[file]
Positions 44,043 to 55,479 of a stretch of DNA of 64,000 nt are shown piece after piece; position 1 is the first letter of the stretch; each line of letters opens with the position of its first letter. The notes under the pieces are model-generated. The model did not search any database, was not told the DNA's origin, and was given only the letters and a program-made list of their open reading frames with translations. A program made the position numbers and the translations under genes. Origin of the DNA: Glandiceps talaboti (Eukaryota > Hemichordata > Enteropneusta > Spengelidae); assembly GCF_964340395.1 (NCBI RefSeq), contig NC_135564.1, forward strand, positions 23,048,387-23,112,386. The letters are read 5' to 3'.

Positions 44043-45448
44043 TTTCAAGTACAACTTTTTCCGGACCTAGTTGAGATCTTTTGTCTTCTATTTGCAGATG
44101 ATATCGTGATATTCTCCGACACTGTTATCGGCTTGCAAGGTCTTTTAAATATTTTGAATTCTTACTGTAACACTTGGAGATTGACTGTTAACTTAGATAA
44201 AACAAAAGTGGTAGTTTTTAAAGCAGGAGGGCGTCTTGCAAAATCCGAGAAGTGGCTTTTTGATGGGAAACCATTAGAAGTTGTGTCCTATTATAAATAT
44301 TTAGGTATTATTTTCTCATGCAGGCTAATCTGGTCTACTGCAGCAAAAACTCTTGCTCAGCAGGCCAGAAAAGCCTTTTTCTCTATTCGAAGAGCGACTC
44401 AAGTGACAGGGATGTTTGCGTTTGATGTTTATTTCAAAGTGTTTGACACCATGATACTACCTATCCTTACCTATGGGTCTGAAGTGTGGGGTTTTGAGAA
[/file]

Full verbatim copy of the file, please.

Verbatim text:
Positions 44,043 to 55,479 of a stretch of DNA of 64,000 nt are shown piece after piece; position 1 is the first letter of the stretch; each line of letters opens with the position of its first letter. The notes under the pieces are model-generated. The model did not search any database, was not told the DNA's origin, and was given only the letters and a program-made list of their open reading frames with translations. A program made the position numbers and the translations under genes. Origin of the DNA: Glandiceps talaboti (Eukaryota > Hemichordata > Enteropneusta > Spengelidae); assembly GCF_964340395.1 (NCBI RefSeq), contig NC_135564.1, forward strand, positions 23,048,387-23,112,386. The letters are read 5' to 3'.

Positions 44043-45448
44043 TTTCAAGTACAACTTTTTCCGGACCTAGTTGAGATCTTTTGTCTTCTATTTGCAGATG
44101 ATATCGTGATATTCTCCGACACTGTTATCGGCTTGCAAGGTCTTTTAAATATTTTGAATTCTTACTGTAACACTTGGAGATTGACTGTTAACTTAGATAA
44201 AACAAAAGTGGTAGTTTTTAAAGCAGGAGGGCGTCTTGCAAAATCCGAGAAGTGGCTTTTTGATGGGAAACCATTAGAAGTTGTGTCCTATTATAAATAT
44301 TTAGGTATTATTTTCTCATGCAGGCTAATCTGGTCTACTGCAGCAAAAACTCTTGCTCAGCAGGCCAGAAAAGCCTTTTTCTCTATTCGAAGAGCGACTC
44401 AAGTGACAGGGATGTTTGCGTTTGATGTTTATTTCAAAGTGTTTGACACCATGATACTACCTATCCTTACCTATGGGTCTGAAGTGTGGGGTTTTGAGAA